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Surrender To The Rhythm: Various Artists (Grapefruit/Cherry Red) Out now




4 out of 5 stars (4 / 5)



Superb 71-track triple-disc set celebrating the London pub rock scene of the 1970s.

The usual suspects from that scene back in the day are all here, such as Dr Feelgood, Ducks Deluxe, Brinzley Shwarz, Stray, Kursaal Flyers, Chas & Dave, Eddie & The Hot Rods, Matchbox, The Pirates, Roogalator, Dave Edmunds and many more.

There’s also a good array of new names to me, and a smattering of big names too, as with many of the pub rock bands of the era never committing their music to record, so this set throws in a few big name acts….

Such as Status Quo, Mott the Hoople, Sensational Alex Harvey Band and Thin Lizzy who had the same down-to-earth attitude as the pub rock lot, but were too big to play the circuit by that time. There’s contributions from Squeeze, Chris Rea, Elvis (not that one – Costello!) and The Jam.

Then there’s Kilburn and The High Roads, who later evolved into Ian Dury and the Blockheads. Steve Ellis, who fronted Love Affair. Stretch with their hit “Why Did You Do it?”.

Heavy Metal Kids, whose singer was the late’ Auf Wiedersehen Pet’ actor Gary Holton. This was a very under-rated band of their time and Holton had a Steve Marriott/Robert Plant power and raunch to his vocal. Fun fact: The band reformed for a short time after Holton’s death – with ‘Nasty Nick’ from Eastenders, aka actor John Altman as lead singer.

Who else we got here? Graham Parker and the Rumour, Doo Wop revivalists Darts, Billy Bremner (not the Leeds Utd player!), one hit wonders Sniff ‘N’ The Tears and the timeless “Driver’s Seat”.

Streetband, whose frontman was Paul Young. Brewers Droop featuring a young guitarist called Mark Knopfler.

Loads more strong tracks from bands and artists who became household names and those who disappeared without trace – some sadly and some gladly!

This is not a live album, by the way. It’s a compilation of album tracks and singles (and one demo). Among the 23 + 24 + 24 tracks across the three CDs, there are six previously unreleased cuts – from Smooth Loser, Roogalator, Bees Make Honey, Byantium, Razorbacks and Philip Rambow.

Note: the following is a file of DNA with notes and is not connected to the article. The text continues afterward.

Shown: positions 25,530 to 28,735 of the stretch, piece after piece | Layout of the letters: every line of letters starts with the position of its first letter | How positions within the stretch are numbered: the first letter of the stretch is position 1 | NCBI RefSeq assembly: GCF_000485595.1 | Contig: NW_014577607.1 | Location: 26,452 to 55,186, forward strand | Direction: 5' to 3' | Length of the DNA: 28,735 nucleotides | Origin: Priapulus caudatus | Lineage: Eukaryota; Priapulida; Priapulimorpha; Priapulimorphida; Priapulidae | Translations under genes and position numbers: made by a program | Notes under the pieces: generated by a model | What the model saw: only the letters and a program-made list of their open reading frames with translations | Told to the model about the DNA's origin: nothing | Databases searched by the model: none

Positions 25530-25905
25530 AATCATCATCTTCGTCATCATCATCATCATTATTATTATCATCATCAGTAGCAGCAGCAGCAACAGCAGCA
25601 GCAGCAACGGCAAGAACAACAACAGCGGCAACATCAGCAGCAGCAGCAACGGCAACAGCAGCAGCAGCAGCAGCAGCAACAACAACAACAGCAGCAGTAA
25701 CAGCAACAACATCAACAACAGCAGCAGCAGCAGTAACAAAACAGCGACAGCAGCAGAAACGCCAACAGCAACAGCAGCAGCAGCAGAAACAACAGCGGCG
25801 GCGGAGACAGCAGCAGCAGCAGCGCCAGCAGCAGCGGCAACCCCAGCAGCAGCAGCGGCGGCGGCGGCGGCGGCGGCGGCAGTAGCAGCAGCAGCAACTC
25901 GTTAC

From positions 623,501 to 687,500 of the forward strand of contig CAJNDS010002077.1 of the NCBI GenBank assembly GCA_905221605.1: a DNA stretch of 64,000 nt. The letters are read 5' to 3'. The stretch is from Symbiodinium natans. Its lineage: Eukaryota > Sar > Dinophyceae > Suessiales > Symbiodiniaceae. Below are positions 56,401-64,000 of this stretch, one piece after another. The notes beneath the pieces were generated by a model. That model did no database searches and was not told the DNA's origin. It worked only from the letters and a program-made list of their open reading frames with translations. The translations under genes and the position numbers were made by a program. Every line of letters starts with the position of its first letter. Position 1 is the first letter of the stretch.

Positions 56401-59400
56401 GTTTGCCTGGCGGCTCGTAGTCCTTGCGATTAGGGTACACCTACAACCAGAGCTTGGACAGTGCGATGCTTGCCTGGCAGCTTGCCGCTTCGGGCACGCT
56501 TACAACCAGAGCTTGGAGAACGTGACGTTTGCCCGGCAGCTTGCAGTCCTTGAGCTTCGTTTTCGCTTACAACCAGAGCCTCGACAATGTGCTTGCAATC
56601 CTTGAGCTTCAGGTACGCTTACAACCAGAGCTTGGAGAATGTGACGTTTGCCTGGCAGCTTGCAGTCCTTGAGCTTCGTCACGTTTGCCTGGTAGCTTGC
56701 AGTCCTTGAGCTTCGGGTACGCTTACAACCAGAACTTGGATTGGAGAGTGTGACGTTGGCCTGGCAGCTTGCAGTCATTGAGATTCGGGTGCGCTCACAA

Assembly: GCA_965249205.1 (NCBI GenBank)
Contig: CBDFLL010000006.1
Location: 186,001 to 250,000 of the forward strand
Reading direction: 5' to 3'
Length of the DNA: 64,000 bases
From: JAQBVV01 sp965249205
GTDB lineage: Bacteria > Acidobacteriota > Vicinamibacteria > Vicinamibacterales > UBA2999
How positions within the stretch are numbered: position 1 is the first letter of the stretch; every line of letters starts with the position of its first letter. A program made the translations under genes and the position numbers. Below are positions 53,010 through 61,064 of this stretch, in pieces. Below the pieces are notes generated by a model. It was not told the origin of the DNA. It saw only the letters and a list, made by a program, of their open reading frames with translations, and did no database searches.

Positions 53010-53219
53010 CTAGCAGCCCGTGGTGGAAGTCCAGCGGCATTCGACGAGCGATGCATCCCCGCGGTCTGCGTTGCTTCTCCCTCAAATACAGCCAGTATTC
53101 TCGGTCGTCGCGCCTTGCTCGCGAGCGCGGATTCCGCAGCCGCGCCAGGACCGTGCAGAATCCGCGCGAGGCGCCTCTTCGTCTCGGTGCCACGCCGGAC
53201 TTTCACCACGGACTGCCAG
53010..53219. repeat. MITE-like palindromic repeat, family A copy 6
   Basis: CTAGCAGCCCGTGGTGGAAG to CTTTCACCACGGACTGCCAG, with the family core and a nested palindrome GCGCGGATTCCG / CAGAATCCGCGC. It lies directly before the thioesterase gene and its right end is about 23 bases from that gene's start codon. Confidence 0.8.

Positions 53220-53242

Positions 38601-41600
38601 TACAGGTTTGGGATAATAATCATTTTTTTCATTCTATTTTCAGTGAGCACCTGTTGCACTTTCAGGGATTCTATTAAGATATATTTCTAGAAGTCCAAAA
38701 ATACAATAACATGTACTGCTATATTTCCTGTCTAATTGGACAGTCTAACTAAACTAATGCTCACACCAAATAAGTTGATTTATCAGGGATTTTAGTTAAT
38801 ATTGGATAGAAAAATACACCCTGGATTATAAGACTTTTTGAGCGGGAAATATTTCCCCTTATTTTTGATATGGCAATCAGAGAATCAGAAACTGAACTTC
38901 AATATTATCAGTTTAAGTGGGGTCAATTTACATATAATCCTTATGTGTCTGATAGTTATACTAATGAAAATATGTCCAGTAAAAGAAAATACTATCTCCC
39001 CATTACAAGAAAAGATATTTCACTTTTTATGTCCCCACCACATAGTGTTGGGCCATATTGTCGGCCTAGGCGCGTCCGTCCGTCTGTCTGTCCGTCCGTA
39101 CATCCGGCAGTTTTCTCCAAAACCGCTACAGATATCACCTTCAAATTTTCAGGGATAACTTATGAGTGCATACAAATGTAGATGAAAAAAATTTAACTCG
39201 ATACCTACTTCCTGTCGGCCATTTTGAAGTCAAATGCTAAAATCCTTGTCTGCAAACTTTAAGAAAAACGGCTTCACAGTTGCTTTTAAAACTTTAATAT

Among the songs we may remember are the Wilko Johnson-penned Dr Feelgood 1975 single “She Does It Right”, Darts’ two tracks “Daddy Cool” and “The Girl Can’t Help it”, Chris Rea’s “Fool If You Think It’s Over” and The Pirates “Shakin’ All Over “ (1978 studio version).

Great to hear Cado Belle and their soulful offering “Stone’s Throw From Nowhere”, with Maggie Reilly’s fab vocal, who went on to work with Mike Oldfield.

It was a single in 1976 on the Anchor label, from their recommended self-titled album from the same year. Three members of Kokomo guested on the album, which was Scottish band Cado Bell’s only long player.

On this compilation, there’s four hours of music here and a 48-page booklet with lots of photos. All in all, a pleasant stroll down musical memory lane that reminds us of those smoke-filled, boozy haunts on London’s musical map.

Such as….. The Hope and Anchor, Islington, Dublin Castle in Camden, The Greyhound in Fulham, The Torrington, The Nashville, The Bull & Gate, Putney’s Half Moon, The Sir Geroge Robey and a bunch of others who packed the place band after band. No karaoke or tribute acts then!

Ironically for a movement that was born and bred in London, it was an American band, Eggs Over Easy (they grab the second track on disc one here) who started the scene. While in the UK to record an album with The Animals’ bassist and Jimi Hendrix manager/producer Chas Chandler.

They rocked up to a jazz-only venue the Tally Ho in Kentish Town in 1971 – on the doorstep of their temporary digs – and blasted the gaff with country rock. Opening the door to other non-jazz acts to blag a gig there, and for other pubs around the city to realise they could sell a lot of beer and fill the place by booking this slew of bands who soon built a loyal following.

National Flag feature here, and that band played the famed Marquee venue 24 times in the space of fifteen months, but never broke through to the mainstream.

Those sweaty, noisy nights of great music to be had across London every weekend and many nights of the week back in the 70s – with the no pretence come-as-you-are freedom afforded to the punters and to the bands – are sadly missed.

Back then the nearest thing to social media was a gang of the bands’ mates going out in the middle of the night with a stack of home-made posters and a bucket of wallpaper paste and blitzing the city. Some getting nicked and fined for illegal flyposting – out again the next week doing the same thing!


By Robin Bishop





1 out of 5 stars (1 / 5) ‘Dull Zone’
2 out of 5 stars (2 / 5) ‘OK Zone’
3 out of 5 stars (3 / 5) ‘Decent Zone’
4 out of 5 stars (4 / 5) ‘Super Zone’
5 out of 5 stars (5 / 5) ‘Awesome Zone’




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